With the downturn in the markets investors are wondering were to invest. Big healthcare stocks with yields above 4% are a good start.
Volatility in healthcare stocks will also be high, but for the long run prospects for healthcare stocks are promising. Aging populations in the U.S. and Europe, strong growth opportunities in emerging markets and some other factors could be beneficial for this sector.
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Healthcare stocks have been among the market's better performers this year.
Drug stocks tend to be defensive bets. The companies do well when investors are nervous about the economy and financial markets.
From the listed health care companies with yields above 4 not all of them are of course a buy.
AstraZeneca PLC (AZN)
AstraZeneca showed weak Q1 numbers with sales for its main drugs coming in below estimates. The main reason now was disappointing EU drug sales.
The long-delayed blood thinner Brilinta from AstraZeneca PLC won U.S. approval last month but several new drugs from competitors in this area are coming to market as well.
GlaxoSmithKline PLC (GSK)
Second quarter results show that restructuring is now working, product risks are largely discounted and a new income stream from the Emerging Markets is rising.
The shares are not as attractive as peers like Sanofi Aventis (SNY), though both companies have very strong market shares in vaccines in Emerging Markets. But Glaxo lacks the attraction of having a high quality Biotech portfolio and pipeline like Sanofi now has. The shares are not expensive, nor very cheap but share buy backs will help valuation and the anticipated dividend yield for 2011 of more than e 5% seems secure.
Roche Holding AG (OTCQX:RHHBY)
Q1 results were fine and in line, with the problems highlighted of Chf. strength and Avastin US sales already known. The focus is now also on a possible link up with Novartis, as both companies are battling now with a high R&D cost base in Chf. and Novartis lacking a good Biotech pipeline, while Roche needs better marketing and a generics exposure for Biosimilars at some point.
A lot of action on the M&A side in the rest of the industry could bring the two pharmaceutical giants together. The companies are based in the same city and plans for a merger have been around for a long time (Novartis holds 33% of the voting shares), but the resistance from the Roche family has been the main stumbling block, which is slowly being eroded now.
Eli Lilly (LLY)
Guidance is for a lower EPS in 2011. As with most 'Big Pharma' the dividend yield is very high above at 5% and this seems sustainable, but ultimately, the balance sheet is shrinking as cash is being paid out, leaving little hope for a revival of the pharmaceutical business unless cash is spend on acquiring new drugs.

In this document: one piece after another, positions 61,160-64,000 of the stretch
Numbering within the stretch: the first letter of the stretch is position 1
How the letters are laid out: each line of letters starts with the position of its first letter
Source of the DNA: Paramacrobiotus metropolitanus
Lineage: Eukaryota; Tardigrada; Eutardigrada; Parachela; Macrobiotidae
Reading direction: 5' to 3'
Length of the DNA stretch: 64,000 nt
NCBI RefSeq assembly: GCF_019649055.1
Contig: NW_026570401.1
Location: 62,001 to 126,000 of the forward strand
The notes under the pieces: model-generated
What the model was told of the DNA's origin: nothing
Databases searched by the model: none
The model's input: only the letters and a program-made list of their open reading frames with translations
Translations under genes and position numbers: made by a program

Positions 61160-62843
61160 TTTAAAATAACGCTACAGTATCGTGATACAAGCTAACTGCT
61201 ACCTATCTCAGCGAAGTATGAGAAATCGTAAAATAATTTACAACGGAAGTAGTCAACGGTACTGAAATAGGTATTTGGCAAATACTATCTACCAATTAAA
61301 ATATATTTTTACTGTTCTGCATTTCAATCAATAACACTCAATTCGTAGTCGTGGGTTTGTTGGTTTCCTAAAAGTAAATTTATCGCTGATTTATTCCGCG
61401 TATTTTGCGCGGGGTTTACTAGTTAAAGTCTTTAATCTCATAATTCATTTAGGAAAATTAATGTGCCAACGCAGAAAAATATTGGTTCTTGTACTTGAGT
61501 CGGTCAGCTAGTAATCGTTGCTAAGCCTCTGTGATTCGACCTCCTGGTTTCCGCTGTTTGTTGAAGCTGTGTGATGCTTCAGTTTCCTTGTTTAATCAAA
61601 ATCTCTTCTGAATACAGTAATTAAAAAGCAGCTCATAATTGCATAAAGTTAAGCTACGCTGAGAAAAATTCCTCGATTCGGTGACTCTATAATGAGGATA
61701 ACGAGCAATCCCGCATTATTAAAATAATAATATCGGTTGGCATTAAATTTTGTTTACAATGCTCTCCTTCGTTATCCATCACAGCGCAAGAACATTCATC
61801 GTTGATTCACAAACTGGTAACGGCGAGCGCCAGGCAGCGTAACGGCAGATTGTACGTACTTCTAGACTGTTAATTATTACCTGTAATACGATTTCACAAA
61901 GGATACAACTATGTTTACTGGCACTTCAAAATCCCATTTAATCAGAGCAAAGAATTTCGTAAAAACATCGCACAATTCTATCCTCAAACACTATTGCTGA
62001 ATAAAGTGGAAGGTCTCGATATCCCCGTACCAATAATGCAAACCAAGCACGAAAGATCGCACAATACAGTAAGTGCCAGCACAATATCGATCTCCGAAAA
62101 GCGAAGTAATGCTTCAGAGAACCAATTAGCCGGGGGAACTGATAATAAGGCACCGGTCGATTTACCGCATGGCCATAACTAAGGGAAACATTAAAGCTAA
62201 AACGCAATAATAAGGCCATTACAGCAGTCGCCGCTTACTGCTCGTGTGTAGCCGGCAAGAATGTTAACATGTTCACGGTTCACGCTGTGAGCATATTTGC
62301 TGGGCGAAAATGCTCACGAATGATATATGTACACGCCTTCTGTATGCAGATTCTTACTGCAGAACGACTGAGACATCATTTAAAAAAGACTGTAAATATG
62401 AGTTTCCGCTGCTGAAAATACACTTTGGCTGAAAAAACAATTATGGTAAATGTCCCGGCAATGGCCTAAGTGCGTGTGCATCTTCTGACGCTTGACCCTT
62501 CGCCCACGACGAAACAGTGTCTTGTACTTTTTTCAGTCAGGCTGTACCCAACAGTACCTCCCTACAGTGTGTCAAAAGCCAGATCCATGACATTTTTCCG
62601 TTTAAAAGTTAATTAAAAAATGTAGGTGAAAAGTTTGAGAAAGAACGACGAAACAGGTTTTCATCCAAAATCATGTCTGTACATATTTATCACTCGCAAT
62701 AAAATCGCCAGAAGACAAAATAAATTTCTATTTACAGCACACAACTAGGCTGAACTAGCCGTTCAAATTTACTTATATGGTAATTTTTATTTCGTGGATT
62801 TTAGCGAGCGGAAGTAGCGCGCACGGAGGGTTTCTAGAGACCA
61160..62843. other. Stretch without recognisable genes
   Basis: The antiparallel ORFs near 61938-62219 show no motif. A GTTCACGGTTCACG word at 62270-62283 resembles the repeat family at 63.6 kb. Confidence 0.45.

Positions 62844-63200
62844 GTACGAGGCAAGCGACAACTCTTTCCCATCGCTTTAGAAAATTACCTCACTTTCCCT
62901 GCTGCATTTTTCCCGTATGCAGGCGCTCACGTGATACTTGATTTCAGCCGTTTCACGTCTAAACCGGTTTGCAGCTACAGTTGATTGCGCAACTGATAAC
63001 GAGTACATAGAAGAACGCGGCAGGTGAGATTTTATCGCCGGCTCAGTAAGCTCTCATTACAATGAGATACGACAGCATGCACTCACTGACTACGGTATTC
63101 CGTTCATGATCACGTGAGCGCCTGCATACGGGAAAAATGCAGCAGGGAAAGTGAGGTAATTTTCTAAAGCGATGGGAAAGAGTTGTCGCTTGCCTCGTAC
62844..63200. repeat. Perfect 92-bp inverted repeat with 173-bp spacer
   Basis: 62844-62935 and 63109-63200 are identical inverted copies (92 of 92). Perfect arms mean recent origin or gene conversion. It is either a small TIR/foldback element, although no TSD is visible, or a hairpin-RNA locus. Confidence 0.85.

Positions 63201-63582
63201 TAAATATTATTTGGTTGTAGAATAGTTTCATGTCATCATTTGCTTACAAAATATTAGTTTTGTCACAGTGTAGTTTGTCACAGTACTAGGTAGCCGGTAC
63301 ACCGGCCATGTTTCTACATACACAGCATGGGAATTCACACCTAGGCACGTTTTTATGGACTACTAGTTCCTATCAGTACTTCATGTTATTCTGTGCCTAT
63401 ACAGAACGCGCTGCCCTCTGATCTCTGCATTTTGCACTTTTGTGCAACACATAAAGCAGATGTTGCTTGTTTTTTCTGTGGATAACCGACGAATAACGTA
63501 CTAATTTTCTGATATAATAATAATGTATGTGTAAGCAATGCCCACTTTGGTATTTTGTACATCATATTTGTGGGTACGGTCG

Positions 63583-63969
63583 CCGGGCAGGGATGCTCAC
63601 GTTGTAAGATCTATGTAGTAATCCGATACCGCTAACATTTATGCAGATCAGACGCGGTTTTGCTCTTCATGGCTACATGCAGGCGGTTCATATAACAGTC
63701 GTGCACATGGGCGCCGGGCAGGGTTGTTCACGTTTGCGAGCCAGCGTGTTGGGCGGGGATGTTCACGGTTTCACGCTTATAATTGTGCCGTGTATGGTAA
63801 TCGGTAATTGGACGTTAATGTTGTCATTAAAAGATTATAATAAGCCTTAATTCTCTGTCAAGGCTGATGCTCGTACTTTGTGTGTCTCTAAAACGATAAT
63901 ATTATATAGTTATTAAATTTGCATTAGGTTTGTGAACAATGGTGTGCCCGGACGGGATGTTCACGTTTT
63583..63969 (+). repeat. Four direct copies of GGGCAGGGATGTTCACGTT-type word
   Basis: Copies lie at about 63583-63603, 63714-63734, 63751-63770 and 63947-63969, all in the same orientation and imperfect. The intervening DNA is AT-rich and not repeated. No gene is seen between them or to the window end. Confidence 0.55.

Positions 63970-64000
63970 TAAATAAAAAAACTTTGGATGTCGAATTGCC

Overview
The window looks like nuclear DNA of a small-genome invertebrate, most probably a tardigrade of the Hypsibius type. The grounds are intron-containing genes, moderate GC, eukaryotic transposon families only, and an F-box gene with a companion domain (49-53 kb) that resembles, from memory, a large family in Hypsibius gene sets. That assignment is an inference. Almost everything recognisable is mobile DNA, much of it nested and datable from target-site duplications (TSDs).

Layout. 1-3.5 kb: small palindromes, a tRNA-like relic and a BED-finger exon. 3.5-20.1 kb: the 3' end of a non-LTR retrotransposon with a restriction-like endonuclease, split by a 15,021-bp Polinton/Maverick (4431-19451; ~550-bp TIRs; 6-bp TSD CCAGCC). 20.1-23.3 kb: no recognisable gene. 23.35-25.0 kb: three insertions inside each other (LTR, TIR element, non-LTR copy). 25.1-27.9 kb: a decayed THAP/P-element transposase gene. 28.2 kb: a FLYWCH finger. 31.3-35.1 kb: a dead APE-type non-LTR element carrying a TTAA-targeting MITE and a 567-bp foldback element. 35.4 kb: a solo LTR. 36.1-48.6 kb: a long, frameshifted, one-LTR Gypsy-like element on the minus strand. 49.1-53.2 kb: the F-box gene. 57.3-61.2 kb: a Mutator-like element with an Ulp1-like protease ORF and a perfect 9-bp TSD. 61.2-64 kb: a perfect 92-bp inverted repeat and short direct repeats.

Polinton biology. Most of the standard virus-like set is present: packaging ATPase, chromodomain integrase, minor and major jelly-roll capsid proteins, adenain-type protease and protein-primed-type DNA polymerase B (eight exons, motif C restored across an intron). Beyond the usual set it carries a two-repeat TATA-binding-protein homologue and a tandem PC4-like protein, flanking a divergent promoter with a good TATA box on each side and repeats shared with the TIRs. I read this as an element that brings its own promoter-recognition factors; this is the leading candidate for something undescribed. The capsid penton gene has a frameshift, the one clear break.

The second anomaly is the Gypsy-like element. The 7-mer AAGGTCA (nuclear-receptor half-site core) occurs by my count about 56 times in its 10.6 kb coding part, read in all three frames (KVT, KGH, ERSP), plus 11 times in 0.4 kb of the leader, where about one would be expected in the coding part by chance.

Sanofi Aventis (SNY)
The shares are now at a PE of less than 8 X 2011 and a P/CF of 6,8 X with a dividend yield of more than 5% for 2011. The balance sheet is of good quality, cash generation is high and intensive cost cutting is possible now after the acquisition of Genzyme. With the buy of Genzyme, Sanofi has become less sensitive to the negative effects of the patent cliff for Lovenox and Plavix (both in 2012) with Lantus, the diabetes drug (now 11% of sales) showing good growth.
Sanofi now has 57 drugs in Phase III studies in its pipeline.
Takeda Pharmaceutical (OTCPK:TKPYY)
Takeda Pharmaceutical outlook remains challenging. The absence of new drug candidates is the most pressing issue for Takeda, and that it needs to resolve it as soon as possible to escape from the slow growth we see ahead. Management needs to address the situation by the end of the current medium-term business plan period so that it can confidently forecast sustained growth from FY2013 onwards.
New management with CEO Joe Jimenez will continue to focus on cost cutting, but his hands will still be tied to a large extent by Daniel Vasella, still head of the Board.
New products are slow coming and no updates were given. Patent expiries will start to have an impact soon and this will not be compensated by the new, non pharma, businesses.
Bristol Myers (BMY)
Good results and a confident raise of guidance as new drugs are more successful than with other large peers. But Bristol Myers is more a biopharma company than an old style pharma maker with good new molecules developed. The valuation is undemanding at 12.1 X 2011 earnings and the dividend is stable and high at more than 4%.
Cost cutting is good for shareholders as margins are protected, but if R&D is not yielding much and staff is to be cut on top of this, what is left is a shell with a lot of cash in it. Merck is going to suffer from the now starting Patent Cliff and no new drugs to compensate for this shortfall much in the year ahead.
A better strategy would have been to go for new products and buy a large biotech company. This way, cost cuts will keep shareholders happy for a while, and management occupied, but valuations of interesting biotech targets are moving up and the selection is getting smaller. Merck shares can be held for yield, but otherwise there is not much to look forward to.
Reported in line results at the bottom line. Revenues rose in USD due to the favorable FX effect here, because some 57% of the company's sales are achieved outside the US.
Cost cutting and divestments go on and what will be left is anyone's guess, though certainly a lot of cash for now.
Again, a large acquisition in biotech is needed, but not aspired by the new CEO, who is very much a R&D man and wants to prove, the company can get there by itself. At least he keeps an eye on the costs.
From this list of high yield pharma stocks, only Bristol Myers, Roche and Sanofi are considered a buy, based on their growth outlook.
Disclosure: Author has no positions in any stocks mentioned, and no plans to initiate any positions within the next 72 hours.